Home > Culture, Sports > March Madness: Corporate Spectacle and Controlled Cultural Insanity

March Madness: Corporate Spectacle and Controlled Cultural Insanity

As we stumble past the ides of March for one more year, the calendar implies one major thing for sports fans of a certain stripe. The U.S. men’s college basketball championship tournament, popularly known as NCAA March Madness, is set to commence once more. Terms like “Cinderella” and “bracketology” and “Upset City” are being dusted off for another several thousand uses. The hoary old class-tinged dichotomies of power-conference giants versus plucky mid-majors have erected themselves once again (and are especially vehement this year, with once-underdogs Gonzaga receiving a #1 seed as one of the tournament top 4 squads). And on occasion, someone even has the temerity to suggest that the “amateur” college players should perhaps get a cut of the massive television and merchandising profits the NCAA earns with its championship tournament.

But let’s leave aside yearly roster specifics and financial grievances, bracket-filling-in and office-pooling, and get down to brass tacks about what makes March Madness quite possibly the greatest annual sporting event on the planet. The reason the tournament tends to lower nationwide productivity in American workplaces for its first four-day weekend (though perhaps not as much as usually stated) is that it is the most purely, viscerally entertaining showcase spectacle for not only the sport of basketball, but maybe for any American sport. This is not to say that March Madness is the world’s greatest sporting event, or the even the highest-level competition in its given sport (give the NBA Finals that much as least).

No, what makes it special is that, more than any other sporting extravaganza (even more than the Olympics or the World Cup), the NCAA Men’s Basketball Tournament demands and responds to frenzied crowd cries of “Mach schau, mach schau!” The first weekend, comprising the opening and second rounds of the tournament and eventually reducing 68 competing schools’ teams to only 16, is relentless and overwhelming in its roundball drama, at least by reputation and often in reality too. The games run all day and night with naught but a brief afternoon break for supper and evening news, a cascade of dunks and three-pointers and blocks and dribble penetration that leaves a dedicated watcher dizzy and exhausting.

Yes, indeed. Rise… to buy overpriced sneakers.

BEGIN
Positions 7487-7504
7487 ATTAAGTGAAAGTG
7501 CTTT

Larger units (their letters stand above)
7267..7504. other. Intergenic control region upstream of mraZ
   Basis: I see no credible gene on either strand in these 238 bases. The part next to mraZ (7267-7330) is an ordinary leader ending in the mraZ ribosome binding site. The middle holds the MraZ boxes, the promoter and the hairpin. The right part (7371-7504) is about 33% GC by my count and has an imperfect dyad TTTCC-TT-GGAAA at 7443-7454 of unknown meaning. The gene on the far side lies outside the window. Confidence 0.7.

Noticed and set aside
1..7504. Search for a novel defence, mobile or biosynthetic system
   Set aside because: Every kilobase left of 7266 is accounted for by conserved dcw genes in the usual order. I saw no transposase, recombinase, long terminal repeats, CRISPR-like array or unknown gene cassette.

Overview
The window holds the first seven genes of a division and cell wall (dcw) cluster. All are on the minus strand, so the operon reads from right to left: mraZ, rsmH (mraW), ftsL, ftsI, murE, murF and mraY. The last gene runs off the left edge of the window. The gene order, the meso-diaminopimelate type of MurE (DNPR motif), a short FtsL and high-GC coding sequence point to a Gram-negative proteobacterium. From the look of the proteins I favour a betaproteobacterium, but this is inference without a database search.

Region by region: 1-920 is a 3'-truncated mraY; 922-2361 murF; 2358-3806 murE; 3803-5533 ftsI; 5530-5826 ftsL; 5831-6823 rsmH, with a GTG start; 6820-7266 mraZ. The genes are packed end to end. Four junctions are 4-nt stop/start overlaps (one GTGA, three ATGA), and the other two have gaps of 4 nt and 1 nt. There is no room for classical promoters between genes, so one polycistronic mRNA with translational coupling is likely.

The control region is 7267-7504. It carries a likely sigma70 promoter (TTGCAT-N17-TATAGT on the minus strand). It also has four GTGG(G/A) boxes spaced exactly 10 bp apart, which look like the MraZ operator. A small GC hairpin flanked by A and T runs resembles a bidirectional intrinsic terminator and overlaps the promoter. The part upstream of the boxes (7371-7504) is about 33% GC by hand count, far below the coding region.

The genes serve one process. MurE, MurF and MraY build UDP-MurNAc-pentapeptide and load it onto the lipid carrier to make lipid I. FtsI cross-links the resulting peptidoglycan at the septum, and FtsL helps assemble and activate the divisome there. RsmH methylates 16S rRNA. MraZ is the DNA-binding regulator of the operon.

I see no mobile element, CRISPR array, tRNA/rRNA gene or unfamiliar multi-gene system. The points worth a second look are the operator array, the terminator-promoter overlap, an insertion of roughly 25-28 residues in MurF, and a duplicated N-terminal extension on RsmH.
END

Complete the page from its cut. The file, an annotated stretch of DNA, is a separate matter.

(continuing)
It’s very tough to be a dedicated watcher in the work-a-day world, but even a brief escape into the realm of buzzer-beating jump shots, court-rushing teammates, and dejected opponents is exhilarating. Much is made of this dense concentration of drama (and avoiding mention of frequent early-round blowouts makes it seem all the greater), of agony and ecstasy and athletic prowess that makes sport an occasionally transcendent but just as often deeply human saga of unpredictable narrative and impressive spectacle.

Never mind that the truly important games don’t even happen until the second and especially third tournament weekend, where the teams are whittled down to the elite programs of future NBA stars, starters, and role players contending for the title. Even if the early games feature basketball of a lower quality (a charge that many NBA hegemons level at all of college ball), the sheer profusion of displays of the game tramples such objections time and again. March Madness features so much basketball that it’s impossible not to come across fine examples of the craft, even in small sample sizes.

March Madness, we can say, contains multitudes. Indeed, it feels as if the tournament’s mostly-irresistible appeal represents and summarizes not only what is great about basketball. It collapses all of sport’s notable characteristics into a focused and unforgiving beast of a competition that captivates just as it embodies all that is questionable about big-time corporate-supported athletic competition. The corporate sponsors and profit-swallowing university bodies rely on free labour, of course; as in college football, the echoes of slavery in a business where white men make millions off of the uncompensated physical effort of young black men are substantial. But they also activate the fundamental tribal allegiances and simmering resentments that animate all sports fandom in a potent way, via scholastic alumni loyalties. Even if one does not have a rooting interest in an alma mater or a rival school, the tournament allows for new favourites to be chosen, as teams that make it further into the competition gain followers gradually, like a snowballing Twitter account.

Whether looked at cynically or with wonderment or with some balanced middle-ground approach, March Madness is clearly an impressive and populist spectacle that encompasses hints of cultural attitudes and practices in a sporting context. But its most miraculous achievement is how little these calculi matter once the ball is tipped and the Madness sets in. However widespread the tournament’s appeal is or isn’t, one thing about it is clear: its Madness is ours, encouraging, reflecting, and complicating our views of it as it spirals into its particular strain of controlled athletic insanity. That’s what makes the tournament great, and keeps us fascinated.

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Categories: Culture, Sports

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